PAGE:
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Make Your Razor Blades Last Longer

Those darn disposable razors cartridges.  So expensive and it seems they go bad so quick.  Reader J has a great tip frugal tip to help extend the life of our disposable razor cartridges:

“If you use a manual razor to shave in the morning (Gillette Fusion, in my case), dry the razor after use.  I didn’t want to suggest it until I tried it myself…but it works. After 6 months, I’ve only replaced the razor cartridge once. The trick is to rinse it well, and spend 20 seconds or so holding the towel firmly against the blades. This takes moisture away from the steel blades, and helps prevent rust, which is why razor blades go dull (mostly).

Maybe a truly minor thing, but as the cost of everything rises, it can’t hurt to tell others. Like I said, I’ve been testing this myself for the last 6 months, and I thought it best not to say anything until I had tried it.”

Thanks, J.  Great tip.  I dug up a chicagotribune.com article that agrees with you.  I’ll begin making a conscious effort to do this.

More Free and (Almost) Free Razors

In the past I’ve shared some Free Razor Sample Links.  Well, I searched the internet once again and here are the latest freebies (or almost free).  Remember to sign up using email addresses (if required) you don’t mind getting spammed.

Got any other frugal shaving tips?  Let me hear them in the comments below.

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Last Edited: November 15, 2010 @ 9:42 pm
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Philip Taylor, aka "PT", is a husband and father of two. He created PT Money back in 2007 to share his thoughts on money and to meet others passionate about managing their finances. All the content on this blog is original, and created or edited by PT. Read more about Philip Taylor, and be sure to connect with him on Twitter, Facebook, or view the Philip Taylor+ Google profile.

5 comments
RC
RC

Principles of Materials, Cyrstallography, and Chemistry courses and textbooks will tell you that corrosion of the blade is what makes it go dull. Nomatter how "rugged" you may be, your hairs are not hard enough to damage your steel blades.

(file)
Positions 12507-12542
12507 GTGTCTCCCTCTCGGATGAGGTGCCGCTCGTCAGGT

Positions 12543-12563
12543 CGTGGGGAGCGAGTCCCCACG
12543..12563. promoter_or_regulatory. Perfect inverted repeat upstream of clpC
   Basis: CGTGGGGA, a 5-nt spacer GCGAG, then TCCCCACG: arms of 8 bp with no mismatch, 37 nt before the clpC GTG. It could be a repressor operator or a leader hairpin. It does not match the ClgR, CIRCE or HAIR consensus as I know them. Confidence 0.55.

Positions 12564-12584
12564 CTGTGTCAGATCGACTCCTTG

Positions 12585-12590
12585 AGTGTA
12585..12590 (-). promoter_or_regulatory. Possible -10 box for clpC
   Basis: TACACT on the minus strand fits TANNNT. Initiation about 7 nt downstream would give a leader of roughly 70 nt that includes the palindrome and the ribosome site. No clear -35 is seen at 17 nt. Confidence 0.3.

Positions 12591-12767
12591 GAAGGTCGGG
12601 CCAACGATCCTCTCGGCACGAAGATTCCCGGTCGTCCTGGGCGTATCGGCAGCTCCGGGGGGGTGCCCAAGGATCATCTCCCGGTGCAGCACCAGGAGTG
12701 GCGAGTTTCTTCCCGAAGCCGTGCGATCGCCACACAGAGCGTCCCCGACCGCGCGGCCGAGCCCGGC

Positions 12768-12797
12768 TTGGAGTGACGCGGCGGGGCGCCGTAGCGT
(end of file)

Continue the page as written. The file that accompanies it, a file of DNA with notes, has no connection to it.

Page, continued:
Drying your blades after use will extend their useful life. Even more than that, storing them in mineral oil will keep them sharp even longer. However, the razor manufacturers know this and purposefully include this "lubrastrip" that is compromised by the presence of oil. When stored in oil, the strip expands to the point of disrupting the proper angle between the blade and your face.

The sad part is that we've had the technology to make razor blades that will never go dull during the course of a human lifetime for decades. Amorphous metal blades (without a crystalline structure) or ceramic blades will corrode so slowly that they'll never need sharpening. The Gillette, Shick, Bic trust won't let those go into production, though, for obvious reasons. Why would anyone buy expensive, short lived cartridges from them when a $20 ceramic razor would last forever if it isn't accidentally shattered?

A quality straight razor can be sharpened and may be a suitable alternative to costly cartridges as it will last a lifetime when properly maintained. However, sharpening them takes time. And, shaving with a straight razor requires a bit more skill and focus than a so-called "safety razor."

Razor Blades
Razor Blades

In my opinion it is best to dry them thoroughly, although I am not sure if it makes that much of a difference.

ChristianPF
ChristianPF

I don't really know if that idea works or not, I will probably give it a try. But the thing I do know that makes razors last is only shaving every 2 weeks! Sometimes my razors will last for months! :)

J
J

Jimmy, if you're only getting four shaves from any cartridge, you may want to try a different brand. Then again, if the "lubrastrip" degrades that fast on you, maybe it's a reaction to whatever shaving cream you're using. Heck, I'm 1/4 Italian and very rarely have to change blades!

Jimmy
Jimmy

I hate to be the cynic, but I've found that drying the razor blades thoroughly make absolutely no difference in the longevity of disposable razor cartridges. In my completely informal study, it's the degradation of the "lubrastrip" that causes the razor cartridge to shave inadequately.

I've tried just about everything to increase the lifespan of them, but the most I've ever gotten out of one is four shaves. Any more than that and I have to start raking the razor across my face which is pretty painful as you can imagine. The claim that some people can shave for months on end with a single cartridge is pretty hard to believe.